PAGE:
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Q.I feel very offended that I should have to go and see a psychiatrist or a psychologist. They are for people who have a mental illness. I have anxiety and panic which is not a mental illness and I am not some sort of weak person.
A.We always strongly recommend that people with an anxiety disorder see a mental health professional, either a psychiatrist and/or a psychologist. Seeing a mental health professional is not a sign of insanity. Anxiety disorders are the most common mental health problem in the country, and many psychiatrists and psychologists are trained in this area. When we have a physical problem we prefer to see a someone who specialises in that particular area. So it is with anxiety disorders. Most of us need to see a mental health professional. You are right you are not weak, nor is anyone who has an anxiety disorder. Nor are people who have a major mental illness.
Seeing a professional who is trained in anxiety disorders can mean the difference between a full or incomplete recovery. It is important that people with anxiety disorders understand mental illness per se. Our own biases and fear only helps to perpetuate the stigma and shame many people feel if they have a mental health problem and the fear, stigma and shame won't change until we as individuals change our perception about mental illness/mental disorders.
Q. I was first diagnosed with panic disorder about three years ago and I have since developed agoraphobia. I would be grateful for a referral to a CBT therapist as close to my location as possible. I have been on Xanax for almost three years and over the past two months I have managed to reduce the dose .
I didn't suffer any significant withdrawal symptoms at first but at the moment I am still going through hell. I am waking in the early hours of the morning with over-breathing, rapid heartbeat, nausea and uncontrollable shaking. Needless to say I am presently averaging about fours hours sleep per day.
The panic attacks and level of anxiety have increased markedly. I have discussed Valium replacement (and subsequent taper) with my doctor but I am fearful of introducing another benzo into my system. Further, there are conflicting views on equivalent doses. . I have previously tried to switch to a number of anti depressants but I couldn't tolerate the changeover. I believe (having done some research) that it was wrong to abruptly stop the Xanax and immediately introduce a new medication. Anyway I shall battle on with hope that CBT works for me.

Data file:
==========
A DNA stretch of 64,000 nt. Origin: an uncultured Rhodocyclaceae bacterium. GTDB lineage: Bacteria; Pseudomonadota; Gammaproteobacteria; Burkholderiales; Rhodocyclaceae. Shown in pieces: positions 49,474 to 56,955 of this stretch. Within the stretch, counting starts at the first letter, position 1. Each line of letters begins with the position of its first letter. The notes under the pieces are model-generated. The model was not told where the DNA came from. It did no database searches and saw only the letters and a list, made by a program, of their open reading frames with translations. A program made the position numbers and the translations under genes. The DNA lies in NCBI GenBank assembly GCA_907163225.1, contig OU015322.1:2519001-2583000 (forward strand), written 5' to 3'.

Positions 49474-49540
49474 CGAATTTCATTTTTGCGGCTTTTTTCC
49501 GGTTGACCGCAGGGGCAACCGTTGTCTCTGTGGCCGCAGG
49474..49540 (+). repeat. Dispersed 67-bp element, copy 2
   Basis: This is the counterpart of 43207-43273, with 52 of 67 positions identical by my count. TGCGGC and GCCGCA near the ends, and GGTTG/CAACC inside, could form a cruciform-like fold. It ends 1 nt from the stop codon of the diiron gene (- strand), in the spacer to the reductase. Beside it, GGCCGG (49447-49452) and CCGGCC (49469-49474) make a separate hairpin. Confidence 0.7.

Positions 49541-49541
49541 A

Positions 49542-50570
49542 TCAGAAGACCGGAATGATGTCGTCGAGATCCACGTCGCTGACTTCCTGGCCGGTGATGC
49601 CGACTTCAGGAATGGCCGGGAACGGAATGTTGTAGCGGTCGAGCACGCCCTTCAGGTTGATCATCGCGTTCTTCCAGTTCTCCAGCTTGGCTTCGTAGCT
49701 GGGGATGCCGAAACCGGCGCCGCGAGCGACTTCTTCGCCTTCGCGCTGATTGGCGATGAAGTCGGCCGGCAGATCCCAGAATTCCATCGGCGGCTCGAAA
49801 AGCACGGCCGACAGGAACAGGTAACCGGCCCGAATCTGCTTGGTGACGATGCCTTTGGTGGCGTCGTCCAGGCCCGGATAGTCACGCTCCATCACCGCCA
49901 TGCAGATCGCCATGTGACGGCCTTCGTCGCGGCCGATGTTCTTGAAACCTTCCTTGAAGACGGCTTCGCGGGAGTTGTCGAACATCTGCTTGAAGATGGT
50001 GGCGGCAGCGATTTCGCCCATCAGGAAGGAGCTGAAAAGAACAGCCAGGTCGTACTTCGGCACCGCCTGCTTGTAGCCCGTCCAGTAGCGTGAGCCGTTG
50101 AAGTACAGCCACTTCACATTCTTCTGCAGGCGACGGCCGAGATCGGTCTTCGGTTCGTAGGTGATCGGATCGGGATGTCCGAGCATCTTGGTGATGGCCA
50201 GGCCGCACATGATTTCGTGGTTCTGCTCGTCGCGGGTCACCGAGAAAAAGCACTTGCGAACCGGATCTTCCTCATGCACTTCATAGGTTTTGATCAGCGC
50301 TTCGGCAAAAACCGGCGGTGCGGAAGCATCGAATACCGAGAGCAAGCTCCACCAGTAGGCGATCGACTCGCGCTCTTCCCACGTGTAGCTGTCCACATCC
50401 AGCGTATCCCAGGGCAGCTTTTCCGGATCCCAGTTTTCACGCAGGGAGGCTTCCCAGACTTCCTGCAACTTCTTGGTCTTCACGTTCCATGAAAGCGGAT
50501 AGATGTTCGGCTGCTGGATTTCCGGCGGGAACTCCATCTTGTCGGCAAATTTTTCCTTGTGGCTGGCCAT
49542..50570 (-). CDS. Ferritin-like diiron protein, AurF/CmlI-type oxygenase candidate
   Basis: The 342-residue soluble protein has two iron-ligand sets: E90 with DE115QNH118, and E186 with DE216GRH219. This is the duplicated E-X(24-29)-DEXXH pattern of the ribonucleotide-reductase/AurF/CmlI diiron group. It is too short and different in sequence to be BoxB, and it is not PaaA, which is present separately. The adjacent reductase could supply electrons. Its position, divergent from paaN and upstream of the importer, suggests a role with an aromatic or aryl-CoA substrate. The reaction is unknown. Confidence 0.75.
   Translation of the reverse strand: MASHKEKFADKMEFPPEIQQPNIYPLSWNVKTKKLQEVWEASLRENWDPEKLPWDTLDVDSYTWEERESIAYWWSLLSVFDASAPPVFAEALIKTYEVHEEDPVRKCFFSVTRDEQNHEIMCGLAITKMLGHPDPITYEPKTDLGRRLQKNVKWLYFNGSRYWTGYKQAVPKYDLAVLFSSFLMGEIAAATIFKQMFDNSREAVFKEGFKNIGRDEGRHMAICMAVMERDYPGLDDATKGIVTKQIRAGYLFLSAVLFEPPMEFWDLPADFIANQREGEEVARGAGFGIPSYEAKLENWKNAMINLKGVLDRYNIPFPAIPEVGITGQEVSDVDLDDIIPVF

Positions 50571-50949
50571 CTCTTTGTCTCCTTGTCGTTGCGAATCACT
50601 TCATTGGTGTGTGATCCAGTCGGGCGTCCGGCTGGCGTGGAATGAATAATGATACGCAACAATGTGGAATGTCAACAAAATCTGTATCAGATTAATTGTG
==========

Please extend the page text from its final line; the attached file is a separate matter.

A. In regards to your medication : The guidelines for the prescribing of any of the tranquillisers is for 2 - 4 weeks only. The tranquillisers, including Xanax can be addictive and some people may become addicted within four weeks. Xanax is one of the short acting tranquillisers. With the short acting ones, if people do become addicted they may have withdrawal symptoms every 4 to 6 hours. Withdrawal includes anxiety and panic. The federal government recommends people on the short acting tranquillisers transfer over to the equivalent dose of Valium and once stabilised slowly withdraw the Valium. Valium in a longer acting drug and prevents the 4 - 6 hour withdrawal. You MUST NOT simply stop taking these drugs. This can be very dangerous. You need to speak with your doctor and slowly withdraw the drug under medical supervision. This also applies to any transfer and withdrawal from Valium.
We realise you are feeling uncomfortable about changing to Valium, but it can really assist you in the Xanax withdrawals. The referral we have given you has the conversion rates and he has assisted many of our clients in this.
Anti depressants work differently to the benzos and they can take up to six weeks to work.
As you begin to practice your CBT skills you will find they will be of benefit to you.
Q. I read your question about positive thinking and how it is only short-term. I've just had a quick read of your site so my question may be answered somewhere on your site but will have to come back due to time constraints!
how do you overcome or replace negative thoughts?
a) do you avoid, ignore or refuse to listen to them?
b) do you learn to gradually accept them?
as a) to me seems to brush them under the carpet so to speak and you may end up fighting the thoughts which of course will only increase the anxiety/panic.
b) accepting thoughts that are not true doesn't seem completely rational and may end up trying to cover anxiety and panic pretending it's ok, nothing to worry about. so is there another way or is a) or/and b) both viable in certain ways?
A. Great question! Let's take this a point at a time:
'how do you overcome or replace negative thoughts?a) do you avoid, ignore or refuse to listen to them? or b) do you learn to gradually accept them? '
'a) to me seems to brush them under the carpet so to speak and you may end up fighting the thoughts which of course will only increase the anxiety/panic.'
This is exactly right
'b) accepting thoughts that are not true doesn't seem completely rational and may end up trying to cover anxiety and panic pretending it's ok, nothing to worry about.'
True. It is learning to see why there is nothing to worry about.
'so is there another way or is a) or/and b) both viable in certain ways? '
Neither a or b is viable! It is learning to see why there is nothing
to fear/worry about. Many of us have recovered by learning to lose our fear
of panic attacks and in learning to see how the anxiety symptoms are being
created. We use a mindfulness technique which teaches people to see how
their thoughts create their experience. When people can see this, they (a)
begin to lose their fear, (b) see they have a choice in what they think
about (c) exercise that choice.
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